We mentioned Jamie Moyer’s throwing sessions for scouts the other day. Today Ken Rosenthal has some more on that, having spoken to some scouts. The verdict from a scout:
“Same as he’s been for the past 15 years — as incredible as that may sound. He has a chance to pitch in the big leagues as a fifth starter and win 10 or 12 games. He’s throwing 81 to 83 miles an hour, but he still knows how to make you look like an idiot. He doesn’t need the money. But I think he has that fire burning in his belly.”
Rosenthal says several teams have sent scouts to watch him throw, but that the interest in Moyer is likely to be concentrated on the west coast, with teams in pitcher-friendly parks like San Diego, Seattle, Anaheim and places like that the most likely to take a chance on the 49-year-old lefty.
Only thing that gives me pause is that the usual path back for a Tommy John surgery recipient is to have his velocity — such as it is in Moyer’s case — return before his command and touch. Moyer is all about command and touch. Has been since Clinton’s first term. If there’s even a slight problem with that when he takes the hill in a game situation, it’s gonna look like batting practice.
But hey, if the scouts are saying good things now, you probably have to take their word for it.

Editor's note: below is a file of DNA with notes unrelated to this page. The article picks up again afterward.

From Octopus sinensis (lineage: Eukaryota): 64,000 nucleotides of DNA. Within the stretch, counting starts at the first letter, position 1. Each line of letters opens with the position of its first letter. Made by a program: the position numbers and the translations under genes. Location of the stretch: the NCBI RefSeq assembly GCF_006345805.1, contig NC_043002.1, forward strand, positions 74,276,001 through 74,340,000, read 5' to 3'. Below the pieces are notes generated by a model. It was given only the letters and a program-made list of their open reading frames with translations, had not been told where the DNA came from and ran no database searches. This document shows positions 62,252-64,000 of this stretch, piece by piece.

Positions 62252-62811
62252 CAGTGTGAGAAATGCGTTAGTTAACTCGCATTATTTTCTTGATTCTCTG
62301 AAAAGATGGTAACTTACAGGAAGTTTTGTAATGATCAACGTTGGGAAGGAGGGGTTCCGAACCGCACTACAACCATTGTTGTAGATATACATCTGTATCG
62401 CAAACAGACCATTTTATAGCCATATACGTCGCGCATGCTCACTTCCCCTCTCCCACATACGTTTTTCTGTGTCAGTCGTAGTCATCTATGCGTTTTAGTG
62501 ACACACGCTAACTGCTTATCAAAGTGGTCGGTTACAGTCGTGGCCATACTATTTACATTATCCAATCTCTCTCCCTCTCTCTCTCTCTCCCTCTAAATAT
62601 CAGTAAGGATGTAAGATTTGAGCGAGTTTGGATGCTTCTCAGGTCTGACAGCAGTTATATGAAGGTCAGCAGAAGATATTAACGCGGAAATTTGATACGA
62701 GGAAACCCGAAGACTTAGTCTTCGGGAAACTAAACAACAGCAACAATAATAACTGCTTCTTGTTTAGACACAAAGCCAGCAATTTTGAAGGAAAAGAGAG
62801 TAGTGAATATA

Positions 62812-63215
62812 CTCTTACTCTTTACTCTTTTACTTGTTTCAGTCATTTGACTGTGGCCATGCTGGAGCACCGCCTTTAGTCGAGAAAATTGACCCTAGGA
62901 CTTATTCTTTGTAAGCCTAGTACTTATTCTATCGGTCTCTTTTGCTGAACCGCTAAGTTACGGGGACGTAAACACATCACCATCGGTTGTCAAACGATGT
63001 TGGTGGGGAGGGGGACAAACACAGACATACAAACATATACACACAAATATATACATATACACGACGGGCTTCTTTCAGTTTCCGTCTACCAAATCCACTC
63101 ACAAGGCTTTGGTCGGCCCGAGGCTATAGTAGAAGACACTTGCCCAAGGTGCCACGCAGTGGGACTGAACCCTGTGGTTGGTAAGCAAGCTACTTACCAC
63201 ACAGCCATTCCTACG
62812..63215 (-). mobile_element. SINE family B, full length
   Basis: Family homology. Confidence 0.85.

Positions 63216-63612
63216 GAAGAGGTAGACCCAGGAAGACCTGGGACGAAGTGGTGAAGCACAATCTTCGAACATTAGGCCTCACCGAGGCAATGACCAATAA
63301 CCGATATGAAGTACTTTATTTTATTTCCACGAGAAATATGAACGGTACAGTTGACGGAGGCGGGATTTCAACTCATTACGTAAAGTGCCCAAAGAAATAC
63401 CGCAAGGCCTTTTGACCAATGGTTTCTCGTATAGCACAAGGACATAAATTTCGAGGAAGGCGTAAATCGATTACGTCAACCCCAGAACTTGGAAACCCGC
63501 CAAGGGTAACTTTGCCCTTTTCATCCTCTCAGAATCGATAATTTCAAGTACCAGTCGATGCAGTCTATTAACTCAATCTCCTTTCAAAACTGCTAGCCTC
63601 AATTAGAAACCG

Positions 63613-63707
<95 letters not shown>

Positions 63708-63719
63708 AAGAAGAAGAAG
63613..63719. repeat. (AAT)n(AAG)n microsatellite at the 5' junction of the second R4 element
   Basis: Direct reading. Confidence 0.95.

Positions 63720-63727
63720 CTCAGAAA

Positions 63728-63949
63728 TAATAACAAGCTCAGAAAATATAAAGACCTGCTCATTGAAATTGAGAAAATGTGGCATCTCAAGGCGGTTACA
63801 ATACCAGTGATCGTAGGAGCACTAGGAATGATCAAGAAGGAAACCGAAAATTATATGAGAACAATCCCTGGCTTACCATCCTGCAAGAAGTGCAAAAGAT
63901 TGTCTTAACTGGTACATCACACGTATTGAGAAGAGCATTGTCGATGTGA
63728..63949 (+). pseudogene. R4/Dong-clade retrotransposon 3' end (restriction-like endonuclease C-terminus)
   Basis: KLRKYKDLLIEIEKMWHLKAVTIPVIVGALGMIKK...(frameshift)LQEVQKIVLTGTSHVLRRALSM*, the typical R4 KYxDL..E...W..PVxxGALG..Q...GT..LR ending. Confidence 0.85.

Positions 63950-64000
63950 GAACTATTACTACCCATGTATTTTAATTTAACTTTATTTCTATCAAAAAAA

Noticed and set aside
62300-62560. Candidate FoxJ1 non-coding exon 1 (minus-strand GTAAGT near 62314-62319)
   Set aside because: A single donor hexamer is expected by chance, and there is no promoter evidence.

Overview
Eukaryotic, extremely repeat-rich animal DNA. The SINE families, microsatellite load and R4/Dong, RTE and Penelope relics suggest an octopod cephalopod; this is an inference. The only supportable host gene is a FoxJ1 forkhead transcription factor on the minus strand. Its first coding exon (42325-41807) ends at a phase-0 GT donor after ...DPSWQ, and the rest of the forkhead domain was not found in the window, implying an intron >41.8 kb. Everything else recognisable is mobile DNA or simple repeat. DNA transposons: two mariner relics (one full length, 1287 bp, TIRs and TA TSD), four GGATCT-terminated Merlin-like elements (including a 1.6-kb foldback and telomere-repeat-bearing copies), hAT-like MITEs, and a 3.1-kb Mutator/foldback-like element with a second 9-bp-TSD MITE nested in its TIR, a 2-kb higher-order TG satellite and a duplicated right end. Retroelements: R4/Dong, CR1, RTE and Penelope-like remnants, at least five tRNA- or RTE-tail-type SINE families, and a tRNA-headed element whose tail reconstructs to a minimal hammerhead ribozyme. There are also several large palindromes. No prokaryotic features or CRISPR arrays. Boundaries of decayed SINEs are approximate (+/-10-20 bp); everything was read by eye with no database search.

Why is this man smiling? Man, I wouldn’t be smiling if I read what I just read.
This is the week when ESPN’s Keith Law releases his prospect and farm system rankings. He kicks off his content this week with a top-to-bottom ranking of all 30 farm systems. As a rule he limits his analysis to players who are currently in the minors and who have not yet exhausted their rookie of the year eligibility.
For the second straight year, Law ranks the Braves as the best system in baseball. Number two — making a big leap from last year’s number 13 ranking – is the New York Yankees. Dead last: the Arizona Diamondbacks, which Law says “Dave Stewart ritually disemboweled” over the past two years. That’s gotta hurt.
If you want to know the reasons and the rankings of everyone in between you’ll have to get an ESPN Insider subscription. Sorry, I know everyone hates to pay for content on the Internet, but Keith and others who do this kind of work put a lot of damn work into it and this is what pays their bills. I typically don’t like to pay for content myself, but I do pay for an ESPN Insider subscription. It’s worth it for Law’s work alone.
The Toronto Blue Jays, like a lot of teams, will wear an alternate jersey next year. It’ll be for Sunday home games. They call it their “Canadiana,” uniforms. Which, hey, let’s hear it for national pride.
(question to Canada: my grandmother and my three of my four maternal great-grandparents were Canadian. Does that give me any rights to emigrate? You know, just in case? No reason for asking that today. Just curious!).
Anyway, these are the uniforms:
More like RED Jays, am I right?
OK, I am not going to leave this country. I’m going to stay here and fight for what’s right: a Major League Baseball-wide ban on all red alternate jerseys for anyone except the Cincinnati Reds, who make theirs work somehow. All of the rest of them look terrible.
Oh, Canada indeed.